Biggest ever drug industry deal struck
Japan's Takeda Pharmaceutical buys its Irish rival Shire for $62bn
11 May, 2018
The acquisition will propel Takeda into the top 10 rankings of global drugmakers.
Japanese drugmaker Takeda reached a $62bn deal to buy rival Shire, marking the biggest deal yet in a wave of transactions sweeping the drugs industry, news wires reported. It's also the largest takeover ever carried out by a Japanese company, according to data provider Dealogic. Analysts say Takeda is eager to acquire Shire in order to boost its global presence and get hold of its portfolio of rare disease medicines, which have high profit margins. The acquisition will propel the Japanese company, led by Frenchman Christophe Weber, into the top 10 rankings of global drugmakers.
The deal values Dublin-based Shire at $62.1bn, excluding debt. Including Shire's debt, the takeover is worth more than $80bn, according to Dealogic. Shire's main markets are in the US, China and Japan. Most of its employees are in the US. Takeda said it would maintain its global headquarters in Japan and evaluate consolidating Shire's operations into those of Takeda in the Boston area, Switzerland and Singapore.
The agreement for acquisition came on the last day for Takeda to make a firm bid. Shire had rejected four previous offers, due to price concerns and the fact that the Japanese company is proposing to pay for much of the acquisition in stock. The final deal is approximately 46% cash and 54% stock, leaving Shire shareholders owning around half of the combined group. “I think it is a good deal for Shire shareholders, but not everybody may think that. However, the risk is that if shareholders vote this down then the shares are going to go down a lot,” said Polar Capital fund manager Dan Mahony, who owns both Shire and Takeda stock. The deal must get the support of 75% of Shire's voting shareholders. While some of them do not want to hold Takeda paper, Christophe Weber told reporters he believed investors would back the transaction. The deal also needs two-thirds approval from Takeda shareholders.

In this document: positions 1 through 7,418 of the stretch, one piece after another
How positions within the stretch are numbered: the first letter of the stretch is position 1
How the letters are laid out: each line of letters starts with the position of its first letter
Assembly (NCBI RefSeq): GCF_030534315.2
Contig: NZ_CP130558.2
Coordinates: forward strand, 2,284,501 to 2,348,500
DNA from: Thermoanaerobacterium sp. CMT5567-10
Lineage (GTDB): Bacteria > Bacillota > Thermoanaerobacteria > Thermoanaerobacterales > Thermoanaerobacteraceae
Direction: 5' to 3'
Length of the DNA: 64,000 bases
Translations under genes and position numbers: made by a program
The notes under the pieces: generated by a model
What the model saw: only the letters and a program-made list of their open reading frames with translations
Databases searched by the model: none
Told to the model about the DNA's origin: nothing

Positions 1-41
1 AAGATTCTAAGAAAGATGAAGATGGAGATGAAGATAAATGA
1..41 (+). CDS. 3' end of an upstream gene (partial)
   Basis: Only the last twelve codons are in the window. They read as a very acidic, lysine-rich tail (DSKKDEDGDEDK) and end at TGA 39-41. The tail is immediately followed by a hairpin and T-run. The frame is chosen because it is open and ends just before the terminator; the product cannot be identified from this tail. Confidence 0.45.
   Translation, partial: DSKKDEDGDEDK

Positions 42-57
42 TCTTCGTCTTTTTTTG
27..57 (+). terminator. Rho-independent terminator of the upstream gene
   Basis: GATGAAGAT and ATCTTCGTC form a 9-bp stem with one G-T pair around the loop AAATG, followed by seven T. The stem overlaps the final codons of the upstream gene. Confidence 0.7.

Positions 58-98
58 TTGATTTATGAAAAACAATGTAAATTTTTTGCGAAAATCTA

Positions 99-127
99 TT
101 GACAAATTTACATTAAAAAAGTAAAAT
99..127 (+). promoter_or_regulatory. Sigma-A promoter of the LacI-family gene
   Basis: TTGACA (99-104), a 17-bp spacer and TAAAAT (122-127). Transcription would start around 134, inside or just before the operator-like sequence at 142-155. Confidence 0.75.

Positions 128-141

Weber became Takeda's first non-Japanese CEO in 2015 and has been hunting for acquisitions to make the company more global and reduce its exposure to a mature Japanese pharmaceutical market. Prior to his arrival, Takeda bought Nycomed for $14bn in 2011 in its previous biggest deal. Last year, Weber bought US cancer specialist Ariad Pharmaceuticals for $5bn.
Some analysts have suggested Takeda could sell off certain Shire businesses to make the deal more manageable, but Weber said gastroenterology, neuroscience, oncology, rare diseases and blood products were all important areas to be retained.
Shire traces its roots back to 1986, when it began as a seller of calcium supplements to treat osteoporosis, operating from an office above a shop in Hampshire, southern England. Since then, it has grown rapidly through acquisitions to generate revenues of about $15.2bn last year. But it has been under pressure in the past 12 months due to greater competition from generic drugs and debt from its $32bn acquisition of Baxalta in 2016, a widely criticised deal.